Implementation of symmetric order-preserving encryption scheme
Disclaimer 1 This is a work in progress, which should be reviewed and evaluated before using in production and/or sensitive applications. If you have any concerns about used cryptographic primitives or specific implementation details, feel free to open a Github issue and we’ll discuss everything there.
Disclaimer 2 The Boldyreva scheme is not a standardized algorithm, so there are no test vectors and fixed plaintext-ciphertext mapping for a given key. It means that, generally speaking, a plaintext encrypted by two different versions of the package with the same key might not be equal to each other.
from pyope.ope import OPE cipher = OPE(b'key goes here') assert cipher.encrypt(1000) < cipher.encrypt(2000) < cipher.encrypt(3000) assert cipher.decrypt(cipher.encrypt(1337)) == 1337
You can specify input and output ranges. Otherwise, default input (0..2^15-1) and output (0..2^31-1) ranges are used.
from pyope.ope import OPE, ValueRange cipher = OPE(b'long key' * 2, in_range=ValueRange(-100, 100), out_range=ValueRange(0, 9999)) assert 0 < cipher.encrypt(10) < cipher.encrypt(42) < 9999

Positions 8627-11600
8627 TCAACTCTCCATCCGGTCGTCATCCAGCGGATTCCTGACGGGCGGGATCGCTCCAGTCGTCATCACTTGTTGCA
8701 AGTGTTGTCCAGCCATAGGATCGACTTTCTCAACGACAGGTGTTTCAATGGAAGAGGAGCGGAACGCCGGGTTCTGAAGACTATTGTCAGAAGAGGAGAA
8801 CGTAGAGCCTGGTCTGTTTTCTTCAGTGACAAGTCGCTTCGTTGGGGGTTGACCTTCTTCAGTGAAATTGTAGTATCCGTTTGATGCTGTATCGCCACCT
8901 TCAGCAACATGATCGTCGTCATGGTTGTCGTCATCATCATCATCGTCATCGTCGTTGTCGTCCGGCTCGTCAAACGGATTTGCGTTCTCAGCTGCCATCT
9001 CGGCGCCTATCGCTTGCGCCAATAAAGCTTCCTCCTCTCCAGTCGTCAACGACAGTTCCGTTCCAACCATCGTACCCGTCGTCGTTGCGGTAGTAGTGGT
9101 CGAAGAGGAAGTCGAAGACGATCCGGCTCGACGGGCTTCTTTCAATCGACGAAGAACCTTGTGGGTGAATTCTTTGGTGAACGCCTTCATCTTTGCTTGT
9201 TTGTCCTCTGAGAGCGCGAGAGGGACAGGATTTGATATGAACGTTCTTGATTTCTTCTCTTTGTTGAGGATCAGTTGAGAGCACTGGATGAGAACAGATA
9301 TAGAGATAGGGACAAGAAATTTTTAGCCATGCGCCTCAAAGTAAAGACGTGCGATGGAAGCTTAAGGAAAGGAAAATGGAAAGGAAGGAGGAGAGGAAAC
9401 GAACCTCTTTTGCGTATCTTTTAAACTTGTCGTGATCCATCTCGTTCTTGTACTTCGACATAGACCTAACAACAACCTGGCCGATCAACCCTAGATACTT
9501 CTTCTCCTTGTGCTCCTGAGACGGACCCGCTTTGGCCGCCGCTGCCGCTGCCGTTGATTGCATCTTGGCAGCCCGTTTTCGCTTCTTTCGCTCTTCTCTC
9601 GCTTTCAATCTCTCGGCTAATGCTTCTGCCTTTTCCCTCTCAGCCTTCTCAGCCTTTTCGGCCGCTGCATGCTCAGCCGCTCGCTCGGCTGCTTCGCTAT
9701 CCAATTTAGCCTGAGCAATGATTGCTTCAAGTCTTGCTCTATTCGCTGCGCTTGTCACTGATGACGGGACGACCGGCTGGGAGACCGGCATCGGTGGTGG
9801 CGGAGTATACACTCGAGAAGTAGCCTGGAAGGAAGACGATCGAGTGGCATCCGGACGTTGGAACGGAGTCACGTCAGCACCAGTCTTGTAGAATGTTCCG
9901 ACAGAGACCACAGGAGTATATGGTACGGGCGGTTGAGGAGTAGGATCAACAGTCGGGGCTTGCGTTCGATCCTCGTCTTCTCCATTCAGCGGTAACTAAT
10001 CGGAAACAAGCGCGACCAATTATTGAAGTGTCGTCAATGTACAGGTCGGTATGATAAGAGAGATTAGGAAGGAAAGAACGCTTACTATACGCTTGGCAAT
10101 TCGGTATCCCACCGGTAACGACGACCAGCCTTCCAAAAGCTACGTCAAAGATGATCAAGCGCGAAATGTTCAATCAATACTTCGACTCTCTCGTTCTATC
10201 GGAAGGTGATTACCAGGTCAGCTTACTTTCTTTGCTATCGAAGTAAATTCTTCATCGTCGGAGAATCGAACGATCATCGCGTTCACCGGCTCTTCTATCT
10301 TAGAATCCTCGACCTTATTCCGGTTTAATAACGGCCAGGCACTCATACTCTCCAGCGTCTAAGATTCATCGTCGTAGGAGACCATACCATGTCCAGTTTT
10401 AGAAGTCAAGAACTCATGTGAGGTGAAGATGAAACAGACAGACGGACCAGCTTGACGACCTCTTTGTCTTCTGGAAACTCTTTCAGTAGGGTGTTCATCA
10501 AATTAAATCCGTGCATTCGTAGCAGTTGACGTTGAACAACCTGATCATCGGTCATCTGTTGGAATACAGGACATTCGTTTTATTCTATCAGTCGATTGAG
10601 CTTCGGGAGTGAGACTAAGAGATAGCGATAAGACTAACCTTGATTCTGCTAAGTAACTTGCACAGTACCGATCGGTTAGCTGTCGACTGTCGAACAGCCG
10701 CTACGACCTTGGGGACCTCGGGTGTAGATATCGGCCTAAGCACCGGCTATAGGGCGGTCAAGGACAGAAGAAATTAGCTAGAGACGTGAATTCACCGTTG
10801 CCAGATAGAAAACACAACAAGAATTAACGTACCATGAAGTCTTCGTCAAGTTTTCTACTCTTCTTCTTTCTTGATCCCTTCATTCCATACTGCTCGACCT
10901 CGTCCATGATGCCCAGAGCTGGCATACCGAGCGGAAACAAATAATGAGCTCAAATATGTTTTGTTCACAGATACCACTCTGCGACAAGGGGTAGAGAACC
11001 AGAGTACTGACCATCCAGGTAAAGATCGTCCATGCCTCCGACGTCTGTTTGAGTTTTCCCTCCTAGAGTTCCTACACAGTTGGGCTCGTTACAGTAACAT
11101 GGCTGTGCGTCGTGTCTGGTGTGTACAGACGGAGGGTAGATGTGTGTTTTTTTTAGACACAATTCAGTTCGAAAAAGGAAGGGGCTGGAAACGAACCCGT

About order-preserving encryption
Order-preserving encryption (OPE) allows to compare ciphertext values in order to learn the corresponding relation between the underlying plaintexts. The algorithm implemented in this package (Boldyreva’s method) is less secure than any deterministic encryption schemes or modes (such as ECB), because this scheme is deterministic by design (i.e., for a certain key equal plaintext are always mapped to a single ciphertext value).
How can OPE be useful? For example, some systems may need OPE to perform a certain set of queries (such as range SQL queries) over encrypted data. These systems include CryptDB and Monomi to name a few.
As mentioned above, security guarantees for Boldyreva’s schema are weaker than those of deterministic encryption schemes, but security can still be improved if the encryption keys are long enough. It is advised to use randomly generated keys at least 128 bits long, with the optimal size being equal to 256 bits. Keys can be longer, but it won’t improve the overall security.
PyTest is used as a test framework. Run all tests:
$ py.test tests/
- More tests
- Optimize speed
- Security guarantees
- Test on x86
- Use ‘cryptography’ instead of ‘pycrypto’
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|File Name & Checksum SHA256 Checksum Help||Version||File Type||Upload Date|
|pyope-0.1.1-py2.py3-none-any.whl (10.6 kB) Copy SHA256 Checksum SHA256||2.7||Wheel||Jan 1, 2017|
|pyope-0.1.1.tar.gz (9.0 kB) Copy SHA256 Checksum SHA256||–||Source||Jan 1, 2017|